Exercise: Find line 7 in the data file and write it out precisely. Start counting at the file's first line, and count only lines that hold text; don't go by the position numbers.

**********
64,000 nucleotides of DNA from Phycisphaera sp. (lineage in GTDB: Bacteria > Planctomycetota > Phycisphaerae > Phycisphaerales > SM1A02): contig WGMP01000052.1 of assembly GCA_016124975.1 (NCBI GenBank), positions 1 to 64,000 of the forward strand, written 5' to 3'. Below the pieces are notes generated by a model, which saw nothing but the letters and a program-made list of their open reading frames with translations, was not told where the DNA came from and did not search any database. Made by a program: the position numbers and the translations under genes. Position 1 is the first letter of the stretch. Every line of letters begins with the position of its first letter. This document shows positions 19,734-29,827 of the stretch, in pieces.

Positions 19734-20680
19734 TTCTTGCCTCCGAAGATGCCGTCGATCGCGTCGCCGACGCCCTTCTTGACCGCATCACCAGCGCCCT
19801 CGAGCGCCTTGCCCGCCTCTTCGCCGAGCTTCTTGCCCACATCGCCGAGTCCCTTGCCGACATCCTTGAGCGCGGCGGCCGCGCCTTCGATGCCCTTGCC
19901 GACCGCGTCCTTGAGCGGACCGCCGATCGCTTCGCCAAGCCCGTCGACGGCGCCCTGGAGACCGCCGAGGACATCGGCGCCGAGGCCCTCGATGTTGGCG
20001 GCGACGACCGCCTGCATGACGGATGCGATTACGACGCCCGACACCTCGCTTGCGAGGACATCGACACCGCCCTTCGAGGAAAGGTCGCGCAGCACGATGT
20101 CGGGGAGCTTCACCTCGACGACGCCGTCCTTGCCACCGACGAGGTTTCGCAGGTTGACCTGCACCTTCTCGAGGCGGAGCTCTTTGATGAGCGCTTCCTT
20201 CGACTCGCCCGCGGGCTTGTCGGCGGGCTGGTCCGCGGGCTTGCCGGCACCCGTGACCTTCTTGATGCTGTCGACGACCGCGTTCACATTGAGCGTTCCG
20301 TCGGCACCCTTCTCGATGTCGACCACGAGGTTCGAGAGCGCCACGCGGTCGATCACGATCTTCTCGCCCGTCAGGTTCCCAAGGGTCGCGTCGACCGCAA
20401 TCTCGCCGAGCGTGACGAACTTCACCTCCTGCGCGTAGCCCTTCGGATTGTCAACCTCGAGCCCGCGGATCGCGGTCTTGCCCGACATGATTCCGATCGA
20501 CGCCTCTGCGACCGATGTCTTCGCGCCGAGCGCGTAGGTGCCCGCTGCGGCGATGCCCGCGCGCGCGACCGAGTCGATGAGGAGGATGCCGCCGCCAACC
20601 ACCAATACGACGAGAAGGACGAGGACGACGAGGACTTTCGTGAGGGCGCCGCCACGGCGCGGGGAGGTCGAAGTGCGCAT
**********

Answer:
20101 CGGGGAGCTTCACCTCGACGACGCCGTCCTTGCCACCGACGAGGTTTCGCAGGTTGACCTGCACCTTCTCGAGGCGGAGCTCTTTGATGAGCGCTTCCTT